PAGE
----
I went to the White House Correspondents Dinner with Humaira Rasuli, a leading Afghan human rights lawyer
On Saturday, April 30, I joined Humaira Rasuli, a leading Afghan human rights lawyer, at the White House Correspondents Dinner in Washington, DC. Her work to advance the rights of women in Afghanistan put her life at risk when the Taliban overtook Kabul.
As we sat down, Humaira told our table about the hair-raising hours at Hamid Karzai airport in Afghanistan when she was injured during a grenade explosion, and how her family finally made it out.
She was resettled to the US through the Sponsor Circle Program for Afghans. This program, which enables Americans to sponsor Afghans, has also informed the US’s Uniting for Ukraine effort, which provides an opportunity for Americans to sponsor Ukrainians.
We had a chance to share some of Humaira’s story with Dr. Deepak Chopra, actress Drew Barrymore, and correspondents at CNN, ABC, Politico, and many others. Humaira later said that Dr. Chopra’s work has informed the trauma counseling training that she herself has received.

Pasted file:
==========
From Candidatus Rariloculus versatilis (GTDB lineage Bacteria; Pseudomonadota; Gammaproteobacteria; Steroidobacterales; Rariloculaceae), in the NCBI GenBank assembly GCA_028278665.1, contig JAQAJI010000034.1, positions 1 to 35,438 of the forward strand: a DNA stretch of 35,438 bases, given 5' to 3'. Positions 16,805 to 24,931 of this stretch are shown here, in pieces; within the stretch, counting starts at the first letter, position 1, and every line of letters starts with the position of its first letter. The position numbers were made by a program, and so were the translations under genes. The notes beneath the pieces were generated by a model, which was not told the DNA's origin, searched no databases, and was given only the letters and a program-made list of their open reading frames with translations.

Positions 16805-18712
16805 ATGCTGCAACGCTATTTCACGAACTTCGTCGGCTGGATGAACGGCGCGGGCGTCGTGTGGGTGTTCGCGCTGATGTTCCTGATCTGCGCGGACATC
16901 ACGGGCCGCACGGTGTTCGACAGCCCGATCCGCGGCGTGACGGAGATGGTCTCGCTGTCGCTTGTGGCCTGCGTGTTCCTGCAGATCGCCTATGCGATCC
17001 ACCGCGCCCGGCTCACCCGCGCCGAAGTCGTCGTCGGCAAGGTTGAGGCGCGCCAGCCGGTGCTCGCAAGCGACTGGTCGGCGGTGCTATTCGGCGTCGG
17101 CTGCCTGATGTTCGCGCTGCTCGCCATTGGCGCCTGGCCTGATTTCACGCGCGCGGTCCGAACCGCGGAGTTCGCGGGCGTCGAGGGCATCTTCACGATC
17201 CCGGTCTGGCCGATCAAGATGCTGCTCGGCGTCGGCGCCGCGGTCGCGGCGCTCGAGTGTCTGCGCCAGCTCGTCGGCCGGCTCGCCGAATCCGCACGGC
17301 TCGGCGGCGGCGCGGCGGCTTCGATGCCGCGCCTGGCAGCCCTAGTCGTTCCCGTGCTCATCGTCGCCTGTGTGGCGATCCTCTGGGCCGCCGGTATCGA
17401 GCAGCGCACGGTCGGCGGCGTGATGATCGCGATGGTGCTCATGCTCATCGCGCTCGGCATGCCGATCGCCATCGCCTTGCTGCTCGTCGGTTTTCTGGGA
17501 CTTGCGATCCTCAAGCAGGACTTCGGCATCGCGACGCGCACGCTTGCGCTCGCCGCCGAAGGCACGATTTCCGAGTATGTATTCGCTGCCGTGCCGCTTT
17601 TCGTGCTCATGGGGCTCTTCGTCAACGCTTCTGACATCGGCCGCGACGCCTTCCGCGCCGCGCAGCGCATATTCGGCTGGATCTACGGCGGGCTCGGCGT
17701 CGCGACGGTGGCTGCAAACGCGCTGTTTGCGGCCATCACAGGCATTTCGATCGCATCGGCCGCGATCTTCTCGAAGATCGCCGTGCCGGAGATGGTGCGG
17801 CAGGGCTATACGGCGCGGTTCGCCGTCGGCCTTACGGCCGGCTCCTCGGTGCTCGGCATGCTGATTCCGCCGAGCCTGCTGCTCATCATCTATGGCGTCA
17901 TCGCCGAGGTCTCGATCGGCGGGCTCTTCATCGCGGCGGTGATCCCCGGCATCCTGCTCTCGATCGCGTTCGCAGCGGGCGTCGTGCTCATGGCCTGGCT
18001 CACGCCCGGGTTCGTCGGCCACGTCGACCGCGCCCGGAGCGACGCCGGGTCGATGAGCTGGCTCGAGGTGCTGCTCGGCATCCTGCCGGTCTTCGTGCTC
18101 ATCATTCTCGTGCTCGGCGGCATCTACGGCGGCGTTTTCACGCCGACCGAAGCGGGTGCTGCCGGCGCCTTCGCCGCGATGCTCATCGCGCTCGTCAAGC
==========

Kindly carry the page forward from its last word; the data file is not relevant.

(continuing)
In addition to her ticket to the dinner, Humaira clutched in her hand a speech, and was ready to address the attendees if the opportunity arose. She is an experienced speaker on issues of human rights and recently spoke at the UN.
The evening, of course, was carefully scripted, so Humaira did not have a chance to speak. But if she had, she would have thanked the President, highlighted the dangers other human rights defenders face in Afghanistan today, talked about the brutal challenges under Taliban rule, and asked more Americans to sponsor Afghans.
Our table conversation was interrupted when Kim Kardashian and Pete Davidson swept into the room and were mobbed by a crowd next to next to us. As someone shared with Humaira who they were, my immediate thought went to Armenia, (Kim Kardashian is of Armenian descent) and the genocide there more than 100 years ago.
That might sound like an unusual association, but the day before I had given a speech about refugees on Holocaust Remembrance Day. It’s not only memory that is critical, I had said, but recognizing and acting to prevent modern-day genocide and atrocities in Afghanistan, Syria, Congo, Darfur, Myanmar, Ukraine, and other places where unspeakable tragedies are unfolding.
Humaira now has a new home for her family, which includes her two boys, a middle-schooler and high-schooler, and her husband, who is a doctor. Her sponsor circle formed in association with William and Mary Law School in Williamsburg, Virginia, where Humaira is now a visiting scholar. She’s focused on supporting others in danger in Afghanistan, and doing all she can to make sure America does not forget about her country.